Japan, African leaders to discuss challenges posed by Russia, China

Japanese and African leaders will begin talks Saturday on ensuring sustainable growth despite the challenges posed by Russia's war in Ukraine and China's outreach to the continent with infrastructure investments.

Japanese Prime Minister Fumio Kishida, remotely participating in the eighth round of conference on African development known as TICAD in Tunisia, is expected to stress the importance of investing in people and growing together with Africa in an apparent bid to draw a contrast with Beijing.

Concerns about an assertive China have loomed over the African development conference in recent years as critics blame Beijing for burdening poor nations with huge debts via its massive loans and investments in infrastructure.

The two-day conference will cover a range of pressing issues confronting the continent, often called the last frontier for growth. The participants are expected to discuss ways of coping with the food crisis, exacerbated by disrupted grain shipments and their soaring prices amid Russia's war in Ukraine, ensuring energy security and improving healthcare services as the COVID-19 pandemic continues.

Also on the agenda will be how to ensure fair and transparent development finance at a time when China is seeking to expand its sphere of influence with its Belt and Road infrastructure investment program.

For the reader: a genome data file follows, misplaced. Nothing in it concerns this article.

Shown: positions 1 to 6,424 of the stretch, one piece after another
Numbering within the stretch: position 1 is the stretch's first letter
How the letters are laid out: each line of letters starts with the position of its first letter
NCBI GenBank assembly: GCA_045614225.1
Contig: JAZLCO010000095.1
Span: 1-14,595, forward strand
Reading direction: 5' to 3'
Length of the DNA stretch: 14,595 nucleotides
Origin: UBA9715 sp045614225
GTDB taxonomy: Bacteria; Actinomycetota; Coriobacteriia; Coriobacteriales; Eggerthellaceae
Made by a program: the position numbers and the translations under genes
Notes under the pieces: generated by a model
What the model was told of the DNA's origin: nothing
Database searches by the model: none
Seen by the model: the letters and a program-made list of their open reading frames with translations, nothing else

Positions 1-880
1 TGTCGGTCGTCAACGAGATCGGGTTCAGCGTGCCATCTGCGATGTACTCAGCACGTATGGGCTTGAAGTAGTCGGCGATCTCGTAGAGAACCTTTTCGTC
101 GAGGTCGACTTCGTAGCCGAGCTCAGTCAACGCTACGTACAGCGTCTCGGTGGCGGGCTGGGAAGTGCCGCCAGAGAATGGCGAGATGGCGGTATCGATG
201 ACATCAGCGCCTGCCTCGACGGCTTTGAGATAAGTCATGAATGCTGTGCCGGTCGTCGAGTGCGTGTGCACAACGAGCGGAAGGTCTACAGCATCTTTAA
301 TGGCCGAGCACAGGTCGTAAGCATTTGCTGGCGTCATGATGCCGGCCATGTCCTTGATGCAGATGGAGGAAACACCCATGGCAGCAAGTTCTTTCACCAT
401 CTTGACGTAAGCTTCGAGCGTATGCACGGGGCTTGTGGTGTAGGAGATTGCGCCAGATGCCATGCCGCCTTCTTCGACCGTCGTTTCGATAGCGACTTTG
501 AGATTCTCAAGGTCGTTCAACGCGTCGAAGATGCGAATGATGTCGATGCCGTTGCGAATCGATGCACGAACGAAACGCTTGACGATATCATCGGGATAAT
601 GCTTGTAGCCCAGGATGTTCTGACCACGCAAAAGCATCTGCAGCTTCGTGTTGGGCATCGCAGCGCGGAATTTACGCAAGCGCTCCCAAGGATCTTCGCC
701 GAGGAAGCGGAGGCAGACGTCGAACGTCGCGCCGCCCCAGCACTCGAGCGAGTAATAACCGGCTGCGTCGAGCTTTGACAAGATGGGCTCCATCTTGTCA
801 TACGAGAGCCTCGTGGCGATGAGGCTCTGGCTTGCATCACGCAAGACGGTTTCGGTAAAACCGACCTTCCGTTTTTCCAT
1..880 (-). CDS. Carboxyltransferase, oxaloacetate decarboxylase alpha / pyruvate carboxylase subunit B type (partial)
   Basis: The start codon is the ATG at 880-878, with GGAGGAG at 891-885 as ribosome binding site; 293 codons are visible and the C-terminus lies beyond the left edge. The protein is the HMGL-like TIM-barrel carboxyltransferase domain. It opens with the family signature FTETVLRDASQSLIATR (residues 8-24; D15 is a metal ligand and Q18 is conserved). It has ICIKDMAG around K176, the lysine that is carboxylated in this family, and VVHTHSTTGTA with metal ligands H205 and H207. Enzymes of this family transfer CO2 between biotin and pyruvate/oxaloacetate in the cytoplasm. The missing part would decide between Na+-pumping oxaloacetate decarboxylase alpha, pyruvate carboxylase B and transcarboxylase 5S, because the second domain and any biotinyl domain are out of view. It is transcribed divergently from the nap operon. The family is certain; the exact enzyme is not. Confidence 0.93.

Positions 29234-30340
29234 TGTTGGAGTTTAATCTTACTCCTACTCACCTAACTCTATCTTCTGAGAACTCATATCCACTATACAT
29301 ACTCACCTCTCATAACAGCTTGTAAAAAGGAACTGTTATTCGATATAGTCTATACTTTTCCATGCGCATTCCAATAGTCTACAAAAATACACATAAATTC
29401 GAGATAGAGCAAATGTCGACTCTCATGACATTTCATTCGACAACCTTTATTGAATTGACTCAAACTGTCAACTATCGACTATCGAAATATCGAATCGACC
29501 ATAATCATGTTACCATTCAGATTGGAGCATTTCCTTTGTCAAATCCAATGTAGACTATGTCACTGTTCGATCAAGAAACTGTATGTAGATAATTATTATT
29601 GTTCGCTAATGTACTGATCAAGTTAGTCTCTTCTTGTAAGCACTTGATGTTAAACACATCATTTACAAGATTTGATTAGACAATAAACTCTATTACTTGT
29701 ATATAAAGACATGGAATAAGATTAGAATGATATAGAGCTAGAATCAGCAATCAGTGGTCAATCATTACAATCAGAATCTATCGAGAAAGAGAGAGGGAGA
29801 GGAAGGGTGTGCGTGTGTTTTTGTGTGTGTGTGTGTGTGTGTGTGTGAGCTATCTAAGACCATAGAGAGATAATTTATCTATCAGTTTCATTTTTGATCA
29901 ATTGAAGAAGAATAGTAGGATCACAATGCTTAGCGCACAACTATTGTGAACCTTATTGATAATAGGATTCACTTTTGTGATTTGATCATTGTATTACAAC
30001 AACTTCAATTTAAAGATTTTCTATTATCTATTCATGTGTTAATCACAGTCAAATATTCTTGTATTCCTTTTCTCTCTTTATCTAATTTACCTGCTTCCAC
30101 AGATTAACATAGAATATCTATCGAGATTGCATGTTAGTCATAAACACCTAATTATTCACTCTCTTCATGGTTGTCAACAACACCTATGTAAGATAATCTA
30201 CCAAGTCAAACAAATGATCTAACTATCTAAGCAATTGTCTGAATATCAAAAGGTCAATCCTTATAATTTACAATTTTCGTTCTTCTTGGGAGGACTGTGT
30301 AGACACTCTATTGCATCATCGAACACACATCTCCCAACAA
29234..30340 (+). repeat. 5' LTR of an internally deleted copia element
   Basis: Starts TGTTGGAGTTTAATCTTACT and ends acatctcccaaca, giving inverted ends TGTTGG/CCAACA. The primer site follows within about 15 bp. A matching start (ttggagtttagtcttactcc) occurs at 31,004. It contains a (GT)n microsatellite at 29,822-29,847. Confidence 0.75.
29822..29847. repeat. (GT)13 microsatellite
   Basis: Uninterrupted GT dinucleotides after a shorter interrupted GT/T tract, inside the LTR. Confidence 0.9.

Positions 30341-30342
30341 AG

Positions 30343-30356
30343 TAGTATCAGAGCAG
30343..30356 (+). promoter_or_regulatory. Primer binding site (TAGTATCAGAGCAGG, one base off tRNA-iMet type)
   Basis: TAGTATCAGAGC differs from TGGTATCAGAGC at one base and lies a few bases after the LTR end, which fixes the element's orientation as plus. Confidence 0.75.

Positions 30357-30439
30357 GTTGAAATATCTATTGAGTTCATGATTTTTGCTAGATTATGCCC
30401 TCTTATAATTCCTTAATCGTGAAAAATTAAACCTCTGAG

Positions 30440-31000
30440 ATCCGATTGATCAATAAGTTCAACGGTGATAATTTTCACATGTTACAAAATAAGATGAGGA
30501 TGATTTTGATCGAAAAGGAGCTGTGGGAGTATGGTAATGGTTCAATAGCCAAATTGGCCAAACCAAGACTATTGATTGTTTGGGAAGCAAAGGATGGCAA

Japan has been pushing for quality, open and sustainable infrastructure to meet an expected rise in demand for infrastructure in emerging economies.

The leaders are expected to release an outcome document at the end of the conference, co-hosted by the United Nations and the World Bank, among others.

In his speech, Kishida will pledge to invest in fostering the talents of 300,000 people over the next three years, primarily in the agriculture and health sectors, government sources have said.

Investing in human capital is at the forefront of Kishida's vision for a new form of capitalism as he seeks to rev up the world's third-largest economy.

Kishida had planned to visit Tunisia for the latest round of talks that have been led by Japan since their inception in 1993 but gave up on the idea after he tested positive for the novel coronavirus. Foreign Minister Yoshimasa Hayashi will be attending the conference in person.

The previous round of TICAD, or the Tokyo International Conference on African Development, was held in 2019 in Yokohama near Tokyo.

© Kyodo News